COVID has amplified existing disparities — but can it also play a role in addressing them?
Nine experts share the opportunities for change the pandemic has provided.
In the nearly-six months since COVID has been declared a pandemic, one thing has been made clear: we are not all in this together.
Since June, we’ve been interviewing advocates, community leaders, and experts to shine a spotlight on how the pandemic is disproportionately affecting marginalized groups, from Indigenous communities and Black communities, to people living with disabilities. Even with as broad a lens as gender, the disparities are apparent and unsurprising; on every measure, women are faring worse than men.
The common thread in these conversations? The disparities existed already, COVID has just made them worse.
It has also made them impossible to ignore — and that in itself could provide an opportunity for positive change.
As Sané Dube pointed out in our conversation on the two health crises facing Black people in Canada — COVID and Racism — the devastating and unequal effect of the pandemic helped build the case for race-based data collection in health, which advocates had long been lobbying for.
We’ve asked nine experts to share their thoughts on how the pandemic might be used to move us forward towards equality, rather than push us back. It’s not meant to be an exercise in chasing silver linings, but instead a starting point for change.
Highlighting the systems failing people and where we need investment.
CEO, YWCA Canada
In many ways, the COVID-19 pandemic has shed light on what was broken in our society. It showed us what parts of the social safety net are fraying, what systems are failing the people we serve, and how the social contract isn’t working for our most essential workers. This work is often done by Black, Indigenous, racialized and migrant women.
This moment has politicized many and pushed them to think about what we need to prioritize as a country. It has highlighted exactly what we need to invest in as a society: the social determinants of health. Public health measures advise us to wash our hands, and stay at home, especially if we’re sick. If that’s the case, we need bold investments and systemic change to ensure everyone has access to clean water, a safe and affordable place to live and paid sick leave. There is no turning back now. We’ve seen what the lack of investment in these public goods means for all of us. Now is the time to act.
We are also seeing a diverse range of employers finally embrace flexible work options. Gender equity and disability justice movements have been advocating for more just work arrangements for decades. Work shouldn’t make you sick and it should cater to your diverse needs, including flexibility to address the multiple roles you play in your life. That may mean accommodating your care responsibilities such as child care and elder care. It also means being an active member of your community. The increased civic engagement and interest in how our government works and for whom has been one of the most humbling aspects of this crisis.
Exposing systemic racism in the corporate world and the need to move from diversity to human equity.
CEO, KDPM Consulting
I believe that COVID showed us or exposed three things:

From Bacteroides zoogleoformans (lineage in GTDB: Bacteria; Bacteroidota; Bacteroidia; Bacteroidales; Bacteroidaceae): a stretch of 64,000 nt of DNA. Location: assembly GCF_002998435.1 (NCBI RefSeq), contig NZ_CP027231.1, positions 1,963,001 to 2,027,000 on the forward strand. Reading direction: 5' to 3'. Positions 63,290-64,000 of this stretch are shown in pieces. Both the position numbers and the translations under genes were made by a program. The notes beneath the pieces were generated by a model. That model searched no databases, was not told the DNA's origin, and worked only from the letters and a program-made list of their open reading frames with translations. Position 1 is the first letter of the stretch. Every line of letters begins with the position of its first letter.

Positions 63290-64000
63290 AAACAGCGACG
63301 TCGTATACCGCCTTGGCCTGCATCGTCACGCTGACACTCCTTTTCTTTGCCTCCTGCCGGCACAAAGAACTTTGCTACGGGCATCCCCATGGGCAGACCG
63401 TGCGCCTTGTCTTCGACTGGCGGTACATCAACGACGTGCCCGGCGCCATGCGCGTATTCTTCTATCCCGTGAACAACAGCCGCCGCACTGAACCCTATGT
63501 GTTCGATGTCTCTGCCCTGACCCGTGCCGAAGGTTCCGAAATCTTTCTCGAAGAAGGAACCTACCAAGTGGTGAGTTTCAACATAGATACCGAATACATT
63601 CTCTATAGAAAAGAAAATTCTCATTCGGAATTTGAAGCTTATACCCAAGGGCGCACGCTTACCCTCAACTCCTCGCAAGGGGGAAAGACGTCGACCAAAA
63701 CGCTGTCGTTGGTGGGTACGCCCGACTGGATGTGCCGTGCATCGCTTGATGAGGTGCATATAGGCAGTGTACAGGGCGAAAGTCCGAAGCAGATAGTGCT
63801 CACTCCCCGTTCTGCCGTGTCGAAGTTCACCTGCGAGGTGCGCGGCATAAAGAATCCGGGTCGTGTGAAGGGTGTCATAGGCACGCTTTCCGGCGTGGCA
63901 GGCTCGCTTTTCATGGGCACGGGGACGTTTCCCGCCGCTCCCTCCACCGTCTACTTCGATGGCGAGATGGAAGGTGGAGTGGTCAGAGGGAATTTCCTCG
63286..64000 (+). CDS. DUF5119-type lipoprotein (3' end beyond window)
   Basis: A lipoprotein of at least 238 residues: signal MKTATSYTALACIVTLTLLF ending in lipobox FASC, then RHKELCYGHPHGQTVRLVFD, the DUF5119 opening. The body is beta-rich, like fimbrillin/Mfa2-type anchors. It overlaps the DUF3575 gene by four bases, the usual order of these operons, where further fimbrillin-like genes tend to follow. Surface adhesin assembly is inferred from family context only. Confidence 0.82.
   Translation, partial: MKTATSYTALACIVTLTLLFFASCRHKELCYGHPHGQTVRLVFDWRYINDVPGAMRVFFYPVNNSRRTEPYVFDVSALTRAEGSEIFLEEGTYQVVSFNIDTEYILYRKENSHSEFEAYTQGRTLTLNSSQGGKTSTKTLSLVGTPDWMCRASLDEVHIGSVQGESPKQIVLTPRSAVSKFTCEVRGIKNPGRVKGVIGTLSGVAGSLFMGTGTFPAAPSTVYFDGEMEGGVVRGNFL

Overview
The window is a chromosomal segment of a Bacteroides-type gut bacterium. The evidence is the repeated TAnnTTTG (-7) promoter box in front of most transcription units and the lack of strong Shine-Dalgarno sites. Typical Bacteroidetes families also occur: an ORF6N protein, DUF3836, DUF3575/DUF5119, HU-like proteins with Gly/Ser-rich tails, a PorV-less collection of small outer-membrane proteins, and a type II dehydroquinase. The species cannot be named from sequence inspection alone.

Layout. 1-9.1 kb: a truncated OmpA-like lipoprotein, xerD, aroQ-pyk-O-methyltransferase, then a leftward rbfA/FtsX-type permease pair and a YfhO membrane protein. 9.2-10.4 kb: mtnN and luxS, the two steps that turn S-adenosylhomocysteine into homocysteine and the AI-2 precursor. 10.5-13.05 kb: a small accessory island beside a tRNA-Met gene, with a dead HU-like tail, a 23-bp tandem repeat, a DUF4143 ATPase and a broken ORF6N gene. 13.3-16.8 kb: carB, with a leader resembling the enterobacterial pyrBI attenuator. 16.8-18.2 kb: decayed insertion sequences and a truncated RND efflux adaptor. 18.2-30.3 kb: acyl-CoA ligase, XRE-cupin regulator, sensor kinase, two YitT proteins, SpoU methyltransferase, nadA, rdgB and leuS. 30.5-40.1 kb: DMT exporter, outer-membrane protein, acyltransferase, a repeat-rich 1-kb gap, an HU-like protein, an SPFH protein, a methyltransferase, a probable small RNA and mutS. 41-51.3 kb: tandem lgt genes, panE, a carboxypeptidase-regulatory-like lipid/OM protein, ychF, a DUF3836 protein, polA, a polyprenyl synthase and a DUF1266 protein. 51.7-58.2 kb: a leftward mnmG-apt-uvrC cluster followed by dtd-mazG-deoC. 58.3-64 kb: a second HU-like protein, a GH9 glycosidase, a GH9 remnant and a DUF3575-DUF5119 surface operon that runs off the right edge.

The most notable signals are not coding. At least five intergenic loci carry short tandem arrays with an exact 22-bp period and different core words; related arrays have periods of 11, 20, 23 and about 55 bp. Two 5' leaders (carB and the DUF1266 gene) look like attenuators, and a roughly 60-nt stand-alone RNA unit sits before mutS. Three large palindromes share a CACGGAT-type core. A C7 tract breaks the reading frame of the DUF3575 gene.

Leadership Complacency: The various ways leaders in all industries have been complacent and complicit in anti-Black racism. Inaction, reading off carefully crafted messages, and lack of accountability exposed the multiple ways organizations and leaders uphold systems of racism (many still believe that having an ERG or doing unconscious bias training is the answer). The lack of accountability on what it means to be an equitable and inclusive leader is evident through ‘one workshop’ requests or a rush to do something.
Dehumanization of Black lives at work: The lack of empathy extended to Black lives (several organizations I’ve spoken to have not created or prioritized psychological safety for Black employees or Indigenous or POC ). The dehumanization of Black lives in the workplace continues silently because many leaders have not registered or thought of the impact of racial trauma on the lives of Black employees. What will it take to humanize Black lives?
Emotional Fragility: Many organizations and leaders are on the lower spectrum of the Emotional Fragility – Resilience Continuum. White fragility shows explicitly up as fear of not saying something wrong has taken priority over doing the right thing (i.e. taking action)
We need organizations and leaders to shift to understanding that to create a workplace culture where Black and other racialized lives really matter — we need to move from diversity to human equity.
Human equity is a term coined by my friend and mentor, equity strategist Trevor Wilson. In his book, The Human Equity Advantage, Trevor defines Human Equity as: ‘talent differentiation and maximizing on the unique talents of every employee’s innate strength, unique abilities, personality, attitude, life experiences and virtues.’
Unfortunately, many organizations for decades have been creating policies and procedures rooted in inequitable systems that generally benefit or favour whiteness.
If we are to do the moral and ethical thing, leaders must upgrade not only the behavioural economics of their leadership competencies,; they must also do the work through action to understand what it means to be an equitable and inclusive leader.
Systems don’t dismantle themselves, people do. So to build back better, we need leaders who understand that a considerable part of building better, means that the power — be it position power, pay power or privilege power — must be shared with those who have not been seen, heard or given a decision making seat in the organization. It means that the dominant group’s culture — white culture and whiteness — must be examined, and the systems, processes, policies and procedures need to be dismantled and rebuilt through the lens of human equity.